“Space, the final frontier…”
These four words gave fuel to the imagination of countless man, women and children. It did not only inspire Trekkies in search of beautiful green or blue women that Priceline pitchman William Shatner regularly “met” in his role of Captain Kirk, but perhaps it also inspired Elon Musk (SpaceX) and Richard Branson (Virgin Galactic). Space travel still captures our imagination today, most recently in Axe’s new astronaut-themed campaign for its Axe Apollo-branded products.
Science fiction aside, low-earth orbit (LEO) travel will be transformative for long-haul travel. The space shuttle or International Space Station travels at 17,500 mph and orbits the earth in just over 90 minutes. A trip from New York to Tokyo, including takoff and landing would take about 90 minutes instead of 14 hours. New York to Sydney about 2 hours instead of 22.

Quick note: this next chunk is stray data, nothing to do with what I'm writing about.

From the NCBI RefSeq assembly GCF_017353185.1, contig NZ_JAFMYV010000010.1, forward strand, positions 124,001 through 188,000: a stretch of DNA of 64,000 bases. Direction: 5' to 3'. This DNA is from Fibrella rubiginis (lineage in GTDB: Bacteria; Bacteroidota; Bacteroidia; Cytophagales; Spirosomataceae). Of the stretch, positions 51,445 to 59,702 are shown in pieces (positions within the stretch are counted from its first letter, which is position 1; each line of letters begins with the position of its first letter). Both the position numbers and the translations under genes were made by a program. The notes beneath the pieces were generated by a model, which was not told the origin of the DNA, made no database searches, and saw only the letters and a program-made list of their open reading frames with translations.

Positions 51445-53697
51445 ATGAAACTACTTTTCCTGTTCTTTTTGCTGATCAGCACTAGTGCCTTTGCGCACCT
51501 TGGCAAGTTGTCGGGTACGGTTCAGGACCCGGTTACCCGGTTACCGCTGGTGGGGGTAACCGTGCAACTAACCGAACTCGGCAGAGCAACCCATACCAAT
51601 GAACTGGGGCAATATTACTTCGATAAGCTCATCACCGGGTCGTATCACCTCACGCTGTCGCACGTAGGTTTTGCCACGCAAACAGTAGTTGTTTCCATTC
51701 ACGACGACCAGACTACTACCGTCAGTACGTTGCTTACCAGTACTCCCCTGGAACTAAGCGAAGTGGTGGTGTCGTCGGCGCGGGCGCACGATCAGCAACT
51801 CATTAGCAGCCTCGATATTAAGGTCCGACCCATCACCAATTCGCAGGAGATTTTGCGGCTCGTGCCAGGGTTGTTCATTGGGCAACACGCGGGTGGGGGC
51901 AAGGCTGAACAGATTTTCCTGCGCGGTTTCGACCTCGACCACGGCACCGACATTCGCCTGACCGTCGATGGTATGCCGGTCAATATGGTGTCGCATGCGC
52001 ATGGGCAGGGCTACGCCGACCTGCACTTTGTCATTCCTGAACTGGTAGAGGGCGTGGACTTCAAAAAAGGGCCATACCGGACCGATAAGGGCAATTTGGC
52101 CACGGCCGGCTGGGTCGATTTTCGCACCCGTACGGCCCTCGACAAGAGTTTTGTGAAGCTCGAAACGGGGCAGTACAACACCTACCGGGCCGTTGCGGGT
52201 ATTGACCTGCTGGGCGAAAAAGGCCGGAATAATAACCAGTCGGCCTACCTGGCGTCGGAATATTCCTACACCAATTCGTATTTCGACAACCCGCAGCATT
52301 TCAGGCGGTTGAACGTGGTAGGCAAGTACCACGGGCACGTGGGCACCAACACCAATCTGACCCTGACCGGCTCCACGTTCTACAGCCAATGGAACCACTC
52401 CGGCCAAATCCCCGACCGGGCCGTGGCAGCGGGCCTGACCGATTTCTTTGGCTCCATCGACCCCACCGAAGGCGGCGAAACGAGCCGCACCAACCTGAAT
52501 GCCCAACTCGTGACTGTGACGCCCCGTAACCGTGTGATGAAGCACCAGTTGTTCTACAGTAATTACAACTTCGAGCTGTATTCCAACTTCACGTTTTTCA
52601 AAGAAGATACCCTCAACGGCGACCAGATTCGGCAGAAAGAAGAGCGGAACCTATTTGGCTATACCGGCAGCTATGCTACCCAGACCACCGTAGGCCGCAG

A small world gets smaller.
Today you can get to go to space if you have a spare $20M lying around. Like air travel, LEO flights will be the province of the super-rich for a time before it becomes economically feasible for the rest of us. It’s all very exciting and I only hope that I wasn’t born too late to try it.
The Obama administration decision to leave the commercialization of low-earth orbit to private industry and even by-pass the Moon seems a wise one. As astrophysicist Neil deGrasse-Tyson says: “We have been there, done that”. So the next mission is to Mars. We have recently landed the Curiosity Rover and gotten numerous images and data. The next step is to send people. But Mars isn’t a trivial pursuit. Such a trip is frought with dangers and it is far. Much further than people really can comprehend.
David Poliwoda created an amazing webpage-cum-infographic that gives you a great idea of exactly how far it really is. Definitely worth checking out.